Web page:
Monday, June 14, 2010
Book review--Cardboard by Fiona Place
Book description from Goodreads:
Cardboard: A woman left for dead is recognized as one of the most compelling portraits of an eating disorder and an outstanding example of its genre. It is also winner of the National Book Council's Award for New Writers.
When we first meet Lucy she cannot understand what is wrong with her. Ashen, thin and with a thready heartbeat, she is finding it increasingly difficult to eat. The tour leader, on a tight schedule, decides she is merely homesick. And lying on her bed she is left to fend for herself.
Alone in her tiny hotel room, Lucy wonders what she should do? Is she really sick or just homesick? Reluctantly, she decides to fly to an English speaking country. And to her embarrassment is taken off the plane in a wheelchair.
Admitted to intensive care, Lucy is now a 'patient'. And undergoing a range of advised treatments - some harsh and ineffective, others intelligent and insightful - unknowingly enters into a dynamic and powerful struggle over the ownership of her identity, her life story.
An astute observer, Lucy invites the reader to make sense of what it means to be 'ill'. To understand why eating has become so impossible. Life so impossible. And as she fleshes out her journey towards a secure, full-bodied and robust recovery demands her distress be understood. Demands it be put into her own words. Her own voice.
Exquisitely written and winningly readable this novel will reach out to everyone who has struggled with the big questions: Who am? What do I want? How dangerous are my desires?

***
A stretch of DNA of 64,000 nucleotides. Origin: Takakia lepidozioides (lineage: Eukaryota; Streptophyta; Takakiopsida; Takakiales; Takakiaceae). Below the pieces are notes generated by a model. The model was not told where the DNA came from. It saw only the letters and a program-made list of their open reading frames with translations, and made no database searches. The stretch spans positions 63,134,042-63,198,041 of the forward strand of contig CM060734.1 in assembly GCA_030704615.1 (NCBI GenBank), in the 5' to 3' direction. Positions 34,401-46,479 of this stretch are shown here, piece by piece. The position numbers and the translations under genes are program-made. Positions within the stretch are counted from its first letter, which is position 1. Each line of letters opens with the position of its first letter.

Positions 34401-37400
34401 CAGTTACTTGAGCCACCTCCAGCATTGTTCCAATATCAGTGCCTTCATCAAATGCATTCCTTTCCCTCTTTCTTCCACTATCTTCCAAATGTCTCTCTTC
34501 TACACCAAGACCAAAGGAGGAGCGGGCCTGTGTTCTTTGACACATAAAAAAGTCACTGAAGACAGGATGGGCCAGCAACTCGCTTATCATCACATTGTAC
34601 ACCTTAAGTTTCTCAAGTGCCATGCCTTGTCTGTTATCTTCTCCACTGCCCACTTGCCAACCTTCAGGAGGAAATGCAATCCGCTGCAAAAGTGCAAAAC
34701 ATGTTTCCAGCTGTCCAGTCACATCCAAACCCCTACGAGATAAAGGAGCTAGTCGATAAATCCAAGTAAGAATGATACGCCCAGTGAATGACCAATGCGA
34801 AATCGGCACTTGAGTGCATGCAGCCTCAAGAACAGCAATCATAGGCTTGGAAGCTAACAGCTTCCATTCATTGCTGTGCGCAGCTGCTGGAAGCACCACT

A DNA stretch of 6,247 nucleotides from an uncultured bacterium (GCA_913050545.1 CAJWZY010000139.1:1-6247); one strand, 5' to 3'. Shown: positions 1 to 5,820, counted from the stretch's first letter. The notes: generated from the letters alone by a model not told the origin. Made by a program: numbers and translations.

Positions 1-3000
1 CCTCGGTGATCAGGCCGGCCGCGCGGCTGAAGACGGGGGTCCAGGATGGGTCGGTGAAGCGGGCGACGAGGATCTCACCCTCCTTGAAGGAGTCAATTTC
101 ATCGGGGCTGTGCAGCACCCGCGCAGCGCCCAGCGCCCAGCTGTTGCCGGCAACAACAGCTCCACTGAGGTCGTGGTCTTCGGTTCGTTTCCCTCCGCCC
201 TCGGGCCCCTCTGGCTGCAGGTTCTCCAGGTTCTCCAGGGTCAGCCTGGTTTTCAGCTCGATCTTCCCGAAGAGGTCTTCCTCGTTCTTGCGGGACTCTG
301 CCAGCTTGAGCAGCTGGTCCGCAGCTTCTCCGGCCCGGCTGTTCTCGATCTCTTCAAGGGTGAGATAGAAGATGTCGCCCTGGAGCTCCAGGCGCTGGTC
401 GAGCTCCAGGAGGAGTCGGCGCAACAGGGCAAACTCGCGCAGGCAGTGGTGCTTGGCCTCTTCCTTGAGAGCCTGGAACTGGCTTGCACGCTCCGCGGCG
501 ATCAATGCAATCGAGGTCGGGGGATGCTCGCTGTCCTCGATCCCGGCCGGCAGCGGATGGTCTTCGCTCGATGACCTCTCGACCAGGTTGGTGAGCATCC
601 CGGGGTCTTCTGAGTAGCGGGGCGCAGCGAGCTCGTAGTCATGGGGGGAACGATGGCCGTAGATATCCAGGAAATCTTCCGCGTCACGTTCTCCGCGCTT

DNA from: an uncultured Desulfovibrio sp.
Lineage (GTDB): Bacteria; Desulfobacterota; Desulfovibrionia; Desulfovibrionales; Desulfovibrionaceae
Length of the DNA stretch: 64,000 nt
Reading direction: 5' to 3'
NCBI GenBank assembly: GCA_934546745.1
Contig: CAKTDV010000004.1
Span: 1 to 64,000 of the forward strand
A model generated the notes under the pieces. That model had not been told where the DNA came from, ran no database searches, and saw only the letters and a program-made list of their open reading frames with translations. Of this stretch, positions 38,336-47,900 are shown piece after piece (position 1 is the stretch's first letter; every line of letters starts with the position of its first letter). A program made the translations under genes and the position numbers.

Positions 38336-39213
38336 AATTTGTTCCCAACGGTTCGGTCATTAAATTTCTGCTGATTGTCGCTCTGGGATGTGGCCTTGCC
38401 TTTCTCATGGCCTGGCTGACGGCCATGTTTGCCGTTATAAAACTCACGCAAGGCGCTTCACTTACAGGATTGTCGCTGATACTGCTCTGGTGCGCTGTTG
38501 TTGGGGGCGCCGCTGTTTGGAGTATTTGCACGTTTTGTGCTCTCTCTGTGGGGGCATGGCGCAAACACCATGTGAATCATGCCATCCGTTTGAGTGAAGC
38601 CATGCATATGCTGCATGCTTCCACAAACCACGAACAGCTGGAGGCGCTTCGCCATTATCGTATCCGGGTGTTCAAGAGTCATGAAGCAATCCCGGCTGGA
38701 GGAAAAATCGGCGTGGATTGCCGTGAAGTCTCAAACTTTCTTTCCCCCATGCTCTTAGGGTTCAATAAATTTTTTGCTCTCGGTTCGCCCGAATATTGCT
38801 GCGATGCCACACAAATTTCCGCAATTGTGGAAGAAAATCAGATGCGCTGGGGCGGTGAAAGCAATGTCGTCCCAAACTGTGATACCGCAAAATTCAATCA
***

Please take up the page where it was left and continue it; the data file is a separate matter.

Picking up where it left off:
I'm not going to sugarcoat things here. Cardboard is a difficult read, but it's an important read. Lucy has anorexia and it has debilitated her life. She cannot function in the real world and is in and out of hospital for treatment. The difficult part of reading this book is deciphering Lucy's thought patterns as she is going through her ordeal. This book really showed me that anorexia is not just a physical disorder, but very much a mental disorder. Lucy absolutely has a distorted and frightened view of almost everything. She is seeking the love and comfort that she never seemed to receive from her parents. However, her doctor has a very hands off approach in his treatment. The turning point is when Lucy begins to see a new doctor, Tim. Tim's approach to treatment is entirely different. He seems to genuinely care for Lucy and he is able to draw her out. Gradually, things begin to change and Lucy seems to be on the slow road to recovery.
Cardboard is very well-written. Place helps the reader to crawl inside Lucy's mind and experience her thought processes. But it's a hard place to be. And the inclusion of small bits of poetry throughout the text also gives an idea of Lucy's fragmented thoughts, but I found myself largely skimming over them, as they were somewhat distracting. Overall, Cardboard was a good read.
This book qualifies for the following challenges (check my challenge progress here. When I reach 30 followers, I will be giving away a $10 Better World Books gift certificate!):
Countdown Challenge 2010
Pages Read Challenge
New Authors Challenge
100+ Reading Challenge
Monthly Mixer Mele
Hogwarts Reading Challenge
FTC Disclosure: I received this book from the author for review. I did not receive any monetary compensation for reading and reviewing it.